On the roads of social justice and economic fairness, endless of opportunities are awaiting us. Our rendez-vous with prosperity and development can not take place without an honest emancipation for those most disadvantage in our society, the poor.

Haiti, although a small country, is so fragmented that even the strongest epoxy resin could not put it back together. Whenever I hear the word development, a reduction in poverty is always what comes to mind. No real progress can be made if the poor are not including in the process.

In Haiti, the poor are basically faceless and voiceless. They are treated not as human, but instead as an obstacle. They are often exploited for the benefit of a very few. Under such conditions, it is most definitely impossible to hope of a better future.

I call for emancipating the poor because our current structure is holding them hostage under those sub-human conditions is not acceptable. As long as, we, human have ego and the ability to think, poverty will never be eliminated; however as social beings, we must always strive to reduce its rate.

There is a misconception about Haitians that would make others believe that we are a barbarous people, we have no compassion in our hearts for our fellow compatriots, we are too lazy to ever want to work, we have too many vices to ever work together. But in reality as a people we are very kind-hearted, devoted, hard-working and community oriented.

We share the pain of our neighbors as if it was ours. We leave with our doors open because we trust one other. And yet, for more than two centuries we have been unable to translate these good traits to move our country forward.

Haitians from all walks of life must stand up and demand that the exploitation of the poor comes to an end. They have a stake in the welfare of the country. We must treat them as brothers and sisters.

By emancipating the poor into the social fabric of the country, we will become a stronger nation. We could once again set the standard for the rest of the world as far as valuing the life of each individual is concerned.

Our country was not built by rich people. It was not built by scholars. In a sense, it could be part of the reasons why we never had a concrete plan for the whole nation. But the courage and sacrifices of our ancestors allowed us to be unique. We have accomplished something that no other nation on this planet has been able to replicate; we had given a new meaning to the idea that all men are created equal.

It shouldn’t have to take famine or a civil war for us to ask for what is fair. We must not wait for the days when the poor in Haiti are dying in great numbers before we could start feeling sick to our stomach. By the end of the next decade, Haiti could become a graveyard, as the rate of poverty continues to rise. I know that I have been very redundant in my columns, but it is worth mentioning once more, something must be done now to save Haiti.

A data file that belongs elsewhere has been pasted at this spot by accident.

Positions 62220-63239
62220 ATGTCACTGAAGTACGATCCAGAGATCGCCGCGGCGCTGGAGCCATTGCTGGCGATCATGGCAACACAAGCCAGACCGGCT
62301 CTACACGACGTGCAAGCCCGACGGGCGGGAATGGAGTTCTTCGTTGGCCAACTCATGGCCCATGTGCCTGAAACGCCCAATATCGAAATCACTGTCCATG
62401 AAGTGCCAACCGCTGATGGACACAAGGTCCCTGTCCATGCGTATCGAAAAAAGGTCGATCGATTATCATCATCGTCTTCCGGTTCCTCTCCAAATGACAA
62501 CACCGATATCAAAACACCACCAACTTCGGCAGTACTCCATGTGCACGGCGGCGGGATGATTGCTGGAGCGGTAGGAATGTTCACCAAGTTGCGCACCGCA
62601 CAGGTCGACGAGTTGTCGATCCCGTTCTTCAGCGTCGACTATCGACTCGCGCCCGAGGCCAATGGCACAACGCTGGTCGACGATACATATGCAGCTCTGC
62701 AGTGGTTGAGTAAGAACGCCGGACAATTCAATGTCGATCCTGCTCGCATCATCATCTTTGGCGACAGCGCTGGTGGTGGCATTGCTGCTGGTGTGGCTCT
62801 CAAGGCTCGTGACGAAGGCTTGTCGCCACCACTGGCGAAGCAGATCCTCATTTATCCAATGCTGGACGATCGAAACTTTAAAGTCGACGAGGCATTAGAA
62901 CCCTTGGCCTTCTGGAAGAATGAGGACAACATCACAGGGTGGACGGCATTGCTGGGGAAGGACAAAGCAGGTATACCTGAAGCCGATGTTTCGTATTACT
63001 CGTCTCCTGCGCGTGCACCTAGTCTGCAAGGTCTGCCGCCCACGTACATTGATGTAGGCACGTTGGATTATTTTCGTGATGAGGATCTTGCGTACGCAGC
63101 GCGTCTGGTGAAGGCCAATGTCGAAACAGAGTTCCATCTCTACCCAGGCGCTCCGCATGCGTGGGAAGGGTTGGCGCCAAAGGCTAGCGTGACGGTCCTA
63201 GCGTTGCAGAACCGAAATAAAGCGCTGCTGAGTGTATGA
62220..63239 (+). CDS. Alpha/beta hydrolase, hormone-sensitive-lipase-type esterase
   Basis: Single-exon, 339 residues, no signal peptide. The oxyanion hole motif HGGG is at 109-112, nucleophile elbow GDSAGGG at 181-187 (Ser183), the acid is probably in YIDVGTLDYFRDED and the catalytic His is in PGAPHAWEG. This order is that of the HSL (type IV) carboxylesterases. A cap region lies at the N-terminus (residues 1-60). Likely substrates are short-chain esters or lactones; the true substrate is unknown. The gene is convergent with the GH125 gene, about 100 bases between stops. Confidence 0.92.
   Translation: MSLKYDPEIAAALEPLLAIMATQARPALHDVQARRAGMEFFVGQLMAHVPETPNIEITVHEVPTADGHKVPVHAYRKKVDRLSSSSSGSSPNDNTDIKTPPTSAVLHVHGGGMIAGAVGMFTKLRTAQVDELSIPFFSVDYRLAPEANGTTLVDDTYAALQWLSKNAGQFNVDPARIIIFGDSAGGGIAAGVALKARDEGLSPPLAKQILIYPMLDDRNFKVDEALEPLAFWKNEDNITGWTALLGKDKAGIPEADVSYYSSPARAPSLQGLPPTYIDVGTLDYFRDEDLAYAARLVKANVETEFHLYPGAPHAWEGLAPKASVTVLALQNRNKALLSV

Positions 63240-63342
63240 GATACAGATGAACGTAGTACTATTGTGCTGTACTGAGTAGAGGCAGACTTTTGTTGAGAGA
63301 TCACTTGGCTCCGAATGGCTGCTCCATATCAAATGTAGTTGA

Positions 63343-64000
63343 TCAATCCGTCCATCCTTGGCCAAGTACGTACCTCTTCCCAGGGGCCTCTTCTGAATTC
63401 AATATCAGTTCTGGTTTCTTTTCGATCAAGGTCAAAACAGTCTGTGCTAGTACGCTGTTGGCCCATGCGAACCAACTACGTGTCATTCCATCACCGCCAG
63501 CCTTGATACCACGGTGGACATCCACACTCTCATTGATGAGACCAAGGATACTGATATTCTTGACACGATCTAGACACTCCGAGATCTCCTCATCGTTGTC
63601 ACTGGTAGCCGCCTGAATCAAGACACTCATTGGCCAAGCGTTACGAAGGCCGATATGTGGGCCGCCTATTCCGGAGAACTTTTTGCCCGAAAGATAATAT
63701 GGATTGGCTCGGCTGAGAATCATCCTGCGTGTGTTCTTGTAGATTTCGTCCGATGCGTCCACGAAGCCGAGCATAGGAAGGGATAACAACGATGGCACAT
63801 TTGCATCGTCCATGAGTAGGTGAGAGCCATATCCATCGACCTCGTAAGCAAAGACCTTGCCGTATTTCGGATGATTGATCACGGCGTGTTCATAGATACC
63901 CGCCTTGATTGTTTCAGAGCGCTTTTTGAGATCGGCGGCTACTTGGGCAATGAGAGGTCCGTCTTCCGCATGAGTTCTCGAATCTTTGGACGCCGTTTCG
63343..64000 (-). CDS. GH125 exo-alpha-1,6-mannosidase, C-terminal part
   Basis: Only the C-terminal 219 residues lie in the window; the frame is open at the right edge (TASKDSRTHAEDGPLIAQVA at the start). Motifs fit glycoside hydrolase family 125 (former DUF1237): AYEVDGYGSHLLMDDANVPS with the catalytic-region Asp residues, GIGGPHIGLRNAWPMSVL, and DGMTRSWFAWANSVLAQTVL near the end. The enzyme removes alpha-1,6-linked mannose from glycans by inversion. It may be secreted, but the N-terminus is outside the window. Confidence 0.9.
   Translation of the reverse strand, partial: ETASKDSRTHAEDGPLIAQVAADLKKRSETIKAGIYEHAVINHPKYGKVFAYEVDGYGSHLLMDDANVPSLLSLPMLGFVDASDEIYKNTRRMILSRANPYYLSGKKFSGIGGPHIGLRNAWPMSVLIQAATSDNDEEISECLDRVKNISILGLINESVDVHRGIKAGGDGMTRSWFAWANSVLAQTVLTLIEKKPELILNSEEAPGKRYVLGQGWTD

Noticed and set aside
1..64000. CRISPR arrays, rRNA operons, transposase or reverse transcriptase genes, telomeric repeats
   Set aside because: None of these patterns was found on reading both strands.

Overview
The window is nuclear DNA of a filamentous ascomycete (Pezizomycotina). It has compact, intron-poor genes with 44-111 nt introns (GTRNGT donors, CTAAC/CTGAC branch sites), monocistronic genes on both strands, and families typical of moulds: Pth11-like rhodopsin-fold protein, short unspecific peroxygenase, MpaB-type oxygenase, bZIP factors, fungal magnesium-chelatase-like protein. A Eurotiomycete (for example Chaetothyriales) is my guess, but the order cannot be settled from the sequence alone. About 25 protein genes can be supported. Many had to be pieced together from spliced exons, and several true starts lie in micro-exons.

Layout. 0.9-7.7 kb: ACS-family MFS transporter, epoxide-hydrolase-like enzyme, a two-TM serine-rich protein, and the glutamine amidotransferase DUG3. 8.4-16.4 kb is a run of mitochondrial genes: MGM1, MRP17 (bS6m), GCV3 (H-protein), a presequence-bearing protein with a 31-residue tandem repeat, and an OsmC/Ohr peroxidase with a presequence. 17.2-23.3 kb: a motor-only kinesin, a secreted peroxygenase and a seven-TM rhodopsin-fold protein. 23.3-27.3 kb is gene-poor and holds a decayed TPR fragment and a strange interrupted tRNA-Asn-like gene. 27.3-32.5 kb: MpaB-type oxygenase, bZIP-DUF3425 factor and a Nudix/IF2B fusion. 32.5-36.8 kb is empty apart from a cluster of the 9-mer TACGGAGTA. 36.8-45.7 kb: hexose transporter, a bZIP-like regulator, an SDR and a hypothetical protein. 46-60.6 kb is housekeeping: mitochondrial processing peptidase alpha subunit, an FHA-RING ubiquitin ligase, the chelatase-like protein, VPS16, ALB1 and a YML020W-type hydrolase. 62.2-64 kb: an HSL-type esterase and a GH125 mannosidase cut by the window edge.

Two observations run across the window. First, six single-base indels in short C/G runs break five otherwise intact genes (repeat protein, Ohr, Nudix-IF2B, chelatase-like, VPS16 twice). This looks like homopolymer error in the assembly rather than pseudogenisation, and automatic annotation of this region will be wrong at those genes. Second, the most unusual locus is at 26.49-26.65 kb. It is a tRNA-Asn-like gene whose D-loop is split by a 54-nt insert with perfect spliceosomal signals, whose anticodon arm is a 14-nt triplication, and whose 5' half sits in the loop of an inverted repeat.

We must draw a new national plan, where every Haitian will be included in the system. We need to sign a new social contract with the people. As a nation, we must create our own identity. We must define what it is to be Haiti in today’s world. The days of waiting on others to lend us a hand must end. With all the pride that we live with everyday, let’s start by refocusing on the premise of 1804, liberty or death.

Indeed, we must liberate our mind and body. We must take control of our destiny. We must cease to be afraid, and definitely, we must live by the creed that together we are one, and only in togetherness that we can find our strength.

No one should be left off the train of opportunity. If you see a fellow running after the train, yell to the driver to slow down. If you have everything that you will ever need in this life, you must be considerate of those who have nothing. Sharing a piece of bread today could add years to your life. The days of self-interest must end to make way for the dawn of collective interest.

The practice of amassing the wealth of a nation by a few families is not practical in today’s environment. We must widen the playing field. We must do right what our fathers have not.

Let’s end the hidden prejudices that have encumbered the subconscious of the controlling few in Haiti. Emancipation for the poor is a fundamental human right; let us not deny them any longer.

Contact Ilio at ilio@zanmi.com

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